It’s A Clean Machine

A thousand slides can make you feel like you're a few sandwiches short of a picnic.

Dad’s images of a Cape Canaveral launch from 1975, including a surprising number of boats, which were in space, but not the same way.

Starting sometime in 1963, Dad started photographing everything: his wife, his children, the neighbors, street lights, college classmates, train tracks, rockets, places he went, birds, plants, boats, statues, co-workers, bonfires, bodies of water. When he died, a mountain of his work moved to my apartment. Since July, I’ve scanned and uploaded about 2,000 images to a private Flickr museum of these images. It’s an ambitious project, facing a number of obstacles.

First: some slides were originally developed with dates and numbers, some with just dates or numbers, some with no dates or numbers. Second: Dad kept over 800 mixed slides in carousels, rather than dark plastic containers, and in these less than ideal conditions, some slides have faded or developed mildew damage. Third: at some point, my stepmom Summer labeled a bunch of plastic slide containers, which may save my sanity; unfortunately, about a decade’s worth of slides were stored together, which may send me round the twist. Fourth: a few years ago, the digitizing company I paid to scan slides essentially poured separate groups of slides into a machine and I have yet to undertake separating them because I panic every time I think about it.

Despite all this, I’ve made progress. I’ve started to recognize pictures that must have been taken at the same time, significant places and faces I haven’t seen since childhood. My father was 21 and my mother 22 when I was born, and these images start before I was a year old. It is strange now to see my parents as young twenty-somethings, to witness my father’s learning to see the world and his life through the camera’s lens. In these pictures, I see that we, his children, were photographed constantly and were completely accustomed to it. I don’t remember being photographed constantly, so in some ways, it’s like looking at someone else’s life with my face.

There’s another obstacle: not all of the slides are here. Enough dated and numbered slides are present to render obvious the gaps. Where are these missing slides? I don’t know. Summer doesn’t remember Dad mentioning them. I don’t know what that means, or what it would ultimately mean if thousands of images were just missing.

At this stage in a blog post, I usually make a joke about how some ginormous thing in my life is totally small, except in this case, that’s too literal. This ginormous thing in my life is meaningless to all but a handful of people on the planet, and even they don’t really seem to care much. So I am doing this because I can and I should, to the best of my ability. When I’m done, I’ll store the slides as permanently as I can, but I doubt anyone will ever look at them again. Dad would have been as surprised as anyone else that there could be a private museum of his photographs, and for that reason alone, I will keep building it.

 

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The Night Belongs To Us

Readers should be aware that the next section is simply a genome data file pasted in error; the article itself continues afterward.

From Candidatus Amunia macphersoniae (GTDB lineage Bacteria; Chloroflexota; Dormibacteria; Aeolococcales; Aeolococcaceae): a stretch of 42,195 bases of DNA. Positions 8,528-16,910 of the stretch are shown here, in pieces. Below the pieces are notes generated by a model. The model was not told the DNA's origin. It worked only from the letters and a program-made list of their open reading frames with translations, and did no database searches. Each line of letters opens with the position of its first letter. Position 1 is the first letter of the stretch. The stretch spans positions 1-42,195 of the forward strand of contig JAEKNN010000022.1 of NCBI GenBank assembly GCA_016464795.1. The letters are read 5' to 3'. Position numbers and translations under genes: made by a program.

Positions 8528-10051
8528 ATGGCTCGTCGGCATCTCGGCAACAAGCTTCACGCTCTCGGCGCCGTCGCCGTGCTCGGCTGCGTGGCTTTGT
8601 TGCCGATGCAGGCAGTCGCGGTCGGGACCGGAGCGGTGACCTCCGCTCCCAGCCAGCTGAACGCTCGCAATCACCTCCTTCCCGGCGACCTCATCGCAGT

Jarring is not alarming!

I stepped over a bag on my way in and out of the house for over a week before I realized that is a bag where no bag should be, which no doubt has meaning, and maybe I should look into that, and then I found these. Because when everyone knows you jar stuff, people leave jars and hope you find a recipe for homemade Irish cream.

The exam for my art history class is tomorrow at noon. Looking at art and examining my own ideas about history and pre-history has been interesting and challenging, but we’ve come to the point where I’m supposed to remember 45,000 years of objects and buildings. My brain doesn’t function that way, so the exam’s a crapshoot. If the instructors put objects on the exam I remember and thought were really cool, I’m golden. If not, well, I spent the semester looking at art. I can’t wait to put this behind me.

Did You Know You Did

I’m reading a basic college art history textbook. It’s full of interesting words that don’t make good sentences. A typical paragraph is one I only re-read a couple of times, but I’ve re-read a few whole pages like I have a new hobby.

Get glasses, Alice.

Either Christmas light season is under way or Pete needs his eyes checked. I’m betting on the lights.

Example: “[Some guy] was the architect on the [blah blah] temple, first to use [some damn thing] to [I give up, what?]. Never before had [architectural features] done [some remarkable crap we thought was invented in 1850, because we are slow children.]

It has crossed my mind that maybe I’m reading badly filled out Madlibs with gorgeous pictures.

 

 

He Turns Down the Street

Cute little murder monster

Baby trash panda looks totally adorable when not lunging for me.

The raccoons have been gently evicted from the eaves of our house and relocated to a more rural locale. We hope for the best for them, but at least one did not have the best survival instincts. Fingers crossed, they live┬álong, happy lives, full of delightful and mysterious leftovers. We hope so, but they couldn’t stay here. Pete found one of the babies inside the chicken run, nibbling chicken food, near very alarmed chickens, so that had to be the end of that.

 

I have one more week of American Sign Language class. Earlier this evening, I suddenly realized I’d acquired enough of the basics to tell a story. As you know, stories are my thing; being able to tell a story is kind of hip, kind of cool, kind of Charlie. Tomorrow, I’m going to tell a story in class, which would be much like tearing off my Foster Grants to reveal my superhero identity, but since I am a middle-aged person, I have zero doubt my young classmates will notice a bird, a plane, Superman.